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LIMNOLOGY, WATER QUALITY PA RANI ET E R S, AN D c 0 IV D IT I 0 N S AND ECOREGIONS Water Quality Parameters Nutrients are important parameters because phosphorous and nitrogen are major nutrients required
CHAPTER 8 Chemical Equations and Reactions SECTION 1 Describing Chemical Reactions OBJECTIVES 1. List three observations that suggest that a chemical reaction has taken place. 2. List three requirements
WATER HARVESTING AND AQUACULTURE FOR RURAL DEVELOPMENT INTRODUCTION TO TILAPIA CULTURE 2 INTERNATIONAL CENTER FOR AQUACULTURE AND AQUATIC ENVIRONMENTS AUBURN UNIVERSITY 3 INTRODUCTION Tilapia are native
Lecture 6: Lec4a Chemical Reactions in solutions Zumdahl 6 th Ed, Chapter 4 Sections 1-6. 4.1 Water, the Common Solvent 4.2 The Nature of Aqueous Solutions: Strong and Weak Electrolytes 4.3 The Composition
Experiment No. Date OXIDATION-REDUCTION TITRATIONS-Permanganometry INTRODUCTION Potassium permanganate, KMnO 4, is probably the most widely used of all volumetric oxidizing agents. It is a powerful oxidant
ORNAMENTAL AQUATIC TRADE ASSOCIATION (OATA) WATER QUALITY CRITERIA Version 2.0 A Company Limited by Guarantee and Registered in England No 2738119 Registered Office Wessex House, 40 Station Road, Westbury,
Period Date REVIEW UNIT 10: ECOLOGY SAMPLE QUESTIONS A. Sample Multiple Choice Questions Complete the multiple choice questions to review this unit. 1. All of the following are density-dependent factors
WRITING CHEMICAL FORMULA For ionic compounds, the chemical formula must be worked out. You will no longer have the list of ions in the exam (like at GCSE). Instead you must learn some and work out others.
Name CHEM 103 Spring 2006 Final Exam 5 June 2006 Multiple Choice (5 points each) Write the letter of the choice that best completes the statement or answers the question in the blank provided 1. An aqueous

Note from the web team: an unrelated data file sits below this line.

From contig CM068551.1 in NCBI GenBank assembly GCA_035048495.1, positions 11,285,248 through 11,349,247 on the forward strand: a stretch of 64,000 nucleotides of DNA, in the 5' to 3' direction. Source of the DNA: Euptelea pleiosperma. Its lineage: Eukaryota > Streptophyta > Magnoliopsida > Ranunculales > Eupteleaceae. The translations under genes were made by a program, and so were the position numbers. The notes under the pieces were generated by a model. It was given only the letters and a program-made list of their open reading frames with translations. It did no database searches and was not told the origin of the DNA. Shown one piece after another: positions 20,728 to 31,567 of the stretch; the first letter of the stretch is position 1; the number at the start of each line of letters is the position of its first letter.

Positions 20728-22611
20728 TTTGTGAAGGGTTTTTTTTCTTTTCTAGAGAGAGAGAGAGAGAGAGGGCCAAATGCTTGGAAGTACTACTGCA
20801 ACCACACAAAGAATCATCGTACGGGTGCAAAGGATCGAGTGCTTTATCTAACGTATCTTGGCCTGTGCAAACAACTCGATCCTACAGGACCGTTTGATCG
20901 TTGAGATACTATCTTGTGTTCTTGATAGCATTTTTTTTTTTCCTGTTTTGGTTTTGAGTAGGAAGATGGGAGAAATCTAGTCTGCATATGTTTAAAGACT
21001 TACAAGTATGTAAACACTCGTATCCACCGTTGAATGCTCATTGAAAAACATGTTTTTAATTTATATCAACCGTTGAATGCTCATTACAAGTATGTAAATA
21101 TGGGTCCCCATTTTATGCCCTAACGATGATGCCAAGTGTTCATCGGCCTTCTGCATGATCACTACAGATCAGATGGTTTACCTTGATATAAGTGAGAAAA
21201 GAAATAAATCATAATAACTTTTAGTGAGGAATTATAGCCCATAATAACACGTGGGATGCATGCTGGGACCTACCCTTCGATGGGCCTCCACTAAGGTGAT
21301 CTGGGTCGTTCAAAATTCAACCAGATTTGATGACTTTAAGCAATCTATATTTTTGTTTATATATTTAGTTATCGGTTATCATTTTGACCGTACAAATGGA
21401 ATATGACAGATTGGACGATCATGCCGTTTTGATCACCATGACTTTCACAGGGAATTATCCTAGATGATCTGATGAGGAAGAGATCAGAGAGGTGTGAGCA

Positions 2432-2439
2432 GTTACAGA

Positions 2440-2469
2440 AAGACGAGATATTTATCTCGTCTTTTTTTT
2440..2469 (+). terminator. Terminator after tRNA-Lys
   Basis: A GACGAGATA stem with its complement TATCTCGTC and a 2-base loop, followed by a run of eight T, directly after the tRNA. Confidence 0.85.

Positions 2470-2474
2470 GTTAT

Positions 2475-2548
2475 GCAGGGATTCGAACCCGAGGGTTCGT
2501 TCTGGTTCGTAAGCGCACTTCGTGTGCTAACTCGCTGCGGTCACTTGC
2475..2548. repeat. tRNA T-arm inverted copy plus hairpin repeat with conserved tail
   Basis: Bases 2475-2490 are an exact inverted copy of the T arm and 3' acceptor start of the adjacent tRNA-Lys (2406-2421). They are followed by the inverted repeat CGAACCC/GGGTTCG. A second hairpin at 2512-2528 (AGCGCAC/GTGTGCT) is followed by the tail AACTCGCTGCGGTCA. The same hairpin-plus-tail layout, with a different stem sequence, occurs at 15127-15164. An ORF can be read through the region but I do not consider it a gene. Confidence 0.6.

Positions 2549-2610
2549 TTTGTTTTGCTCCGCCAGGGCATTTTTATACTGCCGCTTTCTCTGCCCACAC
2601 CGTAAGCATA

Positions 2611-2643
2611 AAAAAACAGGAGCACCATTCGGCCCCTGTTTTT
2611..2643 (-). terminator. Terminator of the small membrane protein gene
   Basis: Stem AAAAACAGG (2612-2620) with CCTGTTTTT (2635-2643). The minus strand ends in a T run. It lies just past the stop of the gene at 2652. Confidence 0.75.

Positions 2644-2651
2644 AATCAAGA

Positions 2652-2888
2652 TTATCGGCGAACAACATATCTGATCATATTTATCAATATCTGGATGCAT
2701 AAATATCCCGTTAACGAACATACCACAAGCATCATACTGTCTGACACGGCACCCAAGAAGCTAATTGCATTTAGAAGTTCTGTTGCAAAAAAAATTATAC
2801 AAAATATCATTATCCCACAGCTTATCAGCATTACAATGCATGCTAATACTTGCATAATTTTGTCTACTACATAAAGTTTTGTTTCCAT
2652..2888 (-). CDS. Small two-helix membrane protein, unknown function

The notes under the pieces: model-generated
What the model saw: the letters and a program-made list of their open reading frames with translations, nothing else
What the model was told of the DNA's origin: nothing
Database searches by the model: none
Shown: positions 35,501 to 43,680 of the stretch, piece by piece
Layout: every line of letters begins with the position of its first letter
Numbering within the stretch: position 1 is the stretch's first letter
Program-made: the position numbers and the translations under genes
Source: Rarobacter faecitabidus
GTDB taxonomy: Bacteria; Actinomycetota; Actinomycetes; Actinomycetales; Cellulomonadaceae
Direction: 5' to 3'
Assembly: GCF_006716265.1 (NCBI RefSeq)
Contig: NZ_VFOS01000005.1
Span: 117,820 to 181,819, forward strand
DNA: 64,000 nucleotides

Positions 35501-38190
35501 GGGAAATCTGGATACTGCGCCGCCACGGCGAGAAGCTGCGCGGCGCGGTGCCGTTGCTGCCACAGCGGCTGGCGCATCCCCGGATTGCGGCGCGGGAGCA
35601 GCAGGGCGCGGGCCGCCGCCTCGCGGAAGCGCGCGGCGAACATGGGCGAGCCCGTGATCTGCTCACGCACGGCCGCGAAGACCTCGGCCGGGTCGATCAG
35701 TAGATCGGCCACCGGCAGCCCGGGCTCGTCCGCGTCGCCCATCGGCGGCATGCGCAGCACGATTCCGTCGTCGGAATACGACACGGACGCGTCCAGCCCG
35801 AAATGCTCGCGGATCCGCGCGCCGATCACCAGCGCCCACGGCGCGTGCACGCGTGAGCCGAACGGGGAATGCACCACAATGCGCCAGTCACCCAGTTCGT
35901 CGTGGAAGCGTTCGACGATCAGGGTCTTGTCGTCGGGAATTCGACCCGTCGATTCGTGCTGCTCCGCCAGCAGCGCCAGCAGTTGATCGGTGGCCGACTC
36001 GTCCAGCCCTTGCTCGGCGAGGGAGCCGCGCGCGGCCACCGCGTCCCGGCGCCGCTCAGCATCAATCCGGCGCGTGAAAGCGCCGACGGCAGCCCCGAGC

INTRASPECIFIC ARTIFICIAL INSEMINATION 7.1 Introduction Hatchery people in breeding shnmps under captivity encounter many problems. Mating failure is the foremost among them (Primavera, 1984). Mating requires
Chapter 3 Stoichiometry of Formulas and Equations Chapter 3 Outline: Mole - Mass Relationships in Chemical Systems 3.1 The Mole 3.2 Determining the Formula of an Unknown Compound 3.3 Writing and Balancing
http://www.carboschools.org Comparison of the Effects of Increased CO 2 in the Air to Seawater and Distilled Water The majority of the earth s surface is covered with water (70%) and only 3% of this is
Ion Selective Electrodes OAKTON has a large selection of Ion Selective Electrodes () to suit a wide variety of applications. Each electrode has a typical response time of 20 to 30 seconds but will vary
Electronic Stability & Periodic Table Things at higher energy are less stable!! All living things are dependent on their ability to acquire energy from unstable things! The compounds in the food you eat
New Specification Centre Number 71 Candidate Number ADVANCED SUBSIDIARY (AS) General Certificate of Education January 2010 Chemistry Assessment Unit AS 1 assessing Basic Concepts in Physical and Inorganic
BUILDING CHEMISTRY LABORATORY SESSIONS APPENDIX B: EXERCISES Molecular mass, the mole, and mass percent Relative atomic and molecular mass Relative atomic mass (A r ) is a constant that expresses the ratio
Enhanced Organic Precursor Removals Using Aged Media Page 1 Enhanced Organic Precursor Removals Using Aged Media O b j e c t i v e s The main goals of this project was to evaluate the dissolved organic
1 REACTIONS AND YIELD ANSWERS stoichiometry = the numerical relationships between chemical amounts in a reaction. 2C 8 H 18 (l) + 25O 2 16CO 2 (g) + 18H 2 O(g) From the equation, 16 moles of CO 2 (a greenhouse
Fertile Green: Nutrients and Water Students observe the effects of nutrients on algae growth in water samples. Level(s): 6-8 Subject(s): Life Science; Chemistry Virginia SOLs: 6.5 f,g; 6.7 a,f,g; 6.9 a,c;
Ch. 9 Chemical Reactions I. Intro to Reactions (p. 282 285) I II III IV V Chemical Reaction Chemical change Atoms of one or more substances (reactants) are rearranged into new substances (products) Signs
Syllabus for F.4 Chemistry (2015-2016) page 1 of 6 Sing Yin Secondary School Syllabus for Chemistry (2015-2016) Form 4 AIMS AND OBJECTIVES According to the Curriculum Development Council, the broad aims
1 I. Introduction A. chemical reaction any chemical change B. chemical equation set of symbols and numbers which represent a chemical change 1. reactants what you begin with 2. products what you end up
2.21 Ionic Bonding 100% ionic compounds do not exist but predominantly ionic compounds are formed when metals combine with non-metals. Forming ions Metal atoms lose electrons to form +ve ions. Non-metal
LESSON 3: CHOOSING FISH Teacher Guide Lesson Objective To determine which fish species will work best in your classroom aquaponics system, based on 5 criteria: water type, the fish s future, water temperature,